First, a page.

"Believe what you want."
"I do. You're the reporter kid with that website people go to. Lola Cabello."
Lola tosses the burner phone onto the table while standing. She throws her leather jacket over her shoulder and clutches the wig. "Cops are on their way," she says.
Chen's face is frozen, looking at the phone. Now, he is aware of its dual functions displayed on the screen. One: dead center of the display shows the dialling of the police. Two: the recording text beside a flashing red dot and a microphone icon in the upper portion of the screen. His skin must be ice cold now, knowing how much he spilled.
She turns and walks towards the dark exit at the far end of the warehouse. With each step onto the cold concrete, the leather boots leave a high click.
"Hey!" Chen shouts.
Keep walking, Lola thinks, exhaling a wave of relief.
"Hey!" Chen shouts again.
She reaches the door, pushes it, and slips into the dust-covered stairwell.
"Don't go west!" Chen's voice is muffled by the door. "They'll kill you!"
She keeps walking under the night light shining through the broken glass windows. The distancing Chen curses her name. Lola's heart tries to climb out of her throat. She can't stop now, for she put this mess into motion. Chen isn't going to be alright. The cops are like the news with profound Crystal Moth influence. That failed recognition started the snowball she's frozen to.
Lola pushes the exit door and hurries down the alleyway, coated with fluffy snow. She slips into her leather jacket and tucks the wig onto her head. Sirens blare, increasing in volume throughout the night metropolis. She'll escape in time, and the cops will take Chen in. They'll hear the whole recording, and with a sliver of luck, an authentic law enforcer will get the evidence.
The probable scenario is a Crystal Moth plug will take care of Chen and the evidence, it's happened to her before, and that is okay. Chen isn't responsible for what happened in Edmonton. He is the message. Every one of these pricks is going to pay for what happened. Lola will make sure of it.
Drug busts give an unmatched rush until you've done them a few hundred times. Even when the intel says this is a big one, on the East Coast in a bleak New Brunswick town, there's no adrenaline.
The province is peaceful to the untrained eye. To the keen, they see that it lacks direction from the government, leading to crime. More often than not, it's the typical things: no funds, drug abuse, domestic violence, robbery, and vandalism. These crimes are interconnected due to the recessive economy. The circumstances force individuals to make unhealthy choices, catching the cops' attention and resulting in busts and jail time.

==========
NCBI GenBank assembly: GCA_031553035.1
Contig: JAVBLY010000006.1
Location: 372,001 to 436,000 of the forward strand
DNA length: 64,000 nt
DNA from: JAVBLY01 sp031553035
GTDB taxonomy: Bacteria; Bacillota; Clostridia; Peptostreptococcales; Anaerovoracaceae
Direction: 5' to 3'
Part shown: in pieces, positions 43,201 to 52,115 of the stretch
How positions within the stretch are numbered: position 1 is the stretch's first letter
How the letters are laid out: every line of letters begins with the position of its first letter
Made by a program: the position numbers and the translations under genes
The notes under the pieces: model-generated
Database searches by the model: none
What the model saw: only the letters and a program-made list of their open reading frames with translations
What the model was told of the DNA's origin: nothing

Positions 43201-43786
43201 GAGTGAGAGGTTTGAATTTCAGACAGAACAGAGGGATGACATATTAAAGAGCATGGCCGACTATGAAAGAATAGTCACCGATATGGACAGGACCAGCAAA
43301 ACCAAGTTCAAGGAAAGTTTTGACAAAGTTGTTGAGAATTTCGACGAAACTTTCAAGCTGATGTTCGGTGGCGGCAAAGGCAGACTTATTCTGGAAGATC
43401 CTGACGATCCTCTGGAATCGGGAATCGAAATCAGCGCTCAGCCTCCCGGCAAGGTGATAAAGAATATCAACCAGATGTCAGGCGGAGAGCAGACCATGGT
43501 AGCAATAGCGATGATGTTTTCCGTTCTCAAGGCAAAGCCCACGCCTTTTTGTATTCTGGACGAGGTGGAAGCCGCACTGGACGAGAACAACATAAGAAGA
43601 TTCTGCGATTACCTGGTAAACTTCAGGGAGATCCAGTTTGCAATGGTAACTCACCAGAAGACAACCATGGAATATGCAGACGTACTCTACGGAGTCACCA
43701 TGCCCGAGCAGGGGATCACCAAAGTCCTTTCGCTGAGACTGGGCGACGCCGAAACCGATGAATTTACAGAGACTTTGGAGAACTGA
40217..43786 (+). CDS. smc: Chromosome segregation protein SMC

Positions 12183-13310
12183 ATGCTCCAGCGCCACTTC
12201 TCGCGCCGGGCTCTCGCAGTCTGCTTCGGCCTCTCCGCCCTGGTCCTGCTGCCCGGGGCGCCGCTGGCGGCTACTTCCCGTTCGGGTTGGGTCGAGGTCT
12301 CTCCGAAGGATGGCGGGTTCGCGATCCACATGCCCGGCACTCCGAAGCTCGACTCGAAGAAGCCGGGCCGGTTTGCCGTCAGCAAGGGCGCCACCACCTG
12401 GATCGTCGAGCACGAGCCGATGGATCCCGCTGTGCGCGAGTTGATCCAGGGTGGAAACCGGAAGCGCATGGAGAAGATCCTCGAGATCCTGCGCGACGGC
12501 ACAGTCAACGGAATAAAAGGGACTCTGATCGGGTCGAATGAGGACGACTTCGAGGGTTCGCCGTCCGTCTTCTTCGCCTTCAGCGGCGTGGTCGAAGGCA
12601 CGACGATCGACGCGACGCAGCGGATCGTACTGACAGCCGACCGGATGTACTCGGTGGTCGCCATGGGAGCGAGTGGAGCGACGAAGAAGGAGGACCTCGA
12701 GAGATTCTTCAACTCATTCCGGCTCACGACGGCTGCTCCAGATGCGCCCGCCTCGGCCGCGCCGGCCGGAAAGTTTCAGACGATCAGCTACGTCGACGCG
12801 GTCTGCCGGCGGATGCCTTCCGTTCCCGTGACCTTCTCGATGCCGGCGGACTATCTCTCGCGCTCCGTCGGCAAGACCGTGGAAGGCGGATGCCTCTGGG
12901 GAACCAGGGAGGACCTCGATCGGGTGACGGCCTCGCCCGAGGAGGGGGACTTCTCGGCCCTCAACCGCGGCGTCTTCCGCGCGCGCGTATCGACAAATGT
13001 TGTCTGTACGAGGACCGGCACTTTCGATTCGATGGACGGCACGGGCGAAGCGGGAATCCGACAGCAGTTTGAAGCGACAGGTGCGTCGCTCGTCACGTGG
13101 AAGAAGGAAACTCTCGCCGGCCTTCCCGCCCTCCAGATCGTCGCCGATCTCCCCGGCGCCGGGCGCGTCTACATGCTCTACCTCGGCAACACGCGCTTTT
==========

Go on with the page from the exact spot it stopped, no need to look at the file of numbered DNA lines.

Already the police task force surrounds the den from the back entrance, the rotting front veranda, and the slanted side door along the cracked sidewalk. It would have been a nice house if it was upkept. These rundown slums are often owned by some lazy landlord who won't maintain the place. They offer rent at a good buck for these low lives because they're in on the drug market selling to their tenants. The druggies won't even know what hit them. When it comes to the law, they're going down.
It's a simple philosophy for Ricardo Iglesias. The thought is reinforced with a deep exhale, suppressing his relatable past. These are people, the types he grew up with. He doesn't care, or so he tells himself, as he guides his unit to the rear entrance with hand signals. The group of six stand alongside the door frame. His partner is behind him, with each RCMP officer breathing steadily, awaiting the next command.
Summer is hell out east. Sweat drizzles on Iglesias's forehead from the sun beaming above in the cloudless sky. Being geared in uniformed armor from head to toe doesn't help either.
Iglesias uses his free hand to command his team to bust the door open. One RCMP officer holds a black battering ram with both hands and hurries to the back entrance. Another officer swings the screen door open as the battering ram arches, colliding with the handle. It bashes through the rotting wood with a snap.
The unit swarms into the dark, wet room, their flashlights beaming into the hallway and stairwell leading to the basement. They can hear the front door burst open, then the side door. Trained RCMP officers each orchestrate their part according to Iglesias's command. It's a beautiful symphony.
"You first," mutters his partner.
"So thoughtful, Beckman," Iglesias says.
"Anytime." A smirk sneaks under Beckman's bushy mustache.
Iglesias heads into the wet room right behind his unit. At the end of the hall is a man running around the corner.
"This is the RCMP! Don't move!" Iglesias's voice booms, bouncing against the hole-infested walls. He inhales through his nose, conserving his breath. A sweet smell seeps into his nostrils. It's the typical scent that comes with a drug house. It's often mixed with piss and feces. This smell is accompanied by a metallic distinction.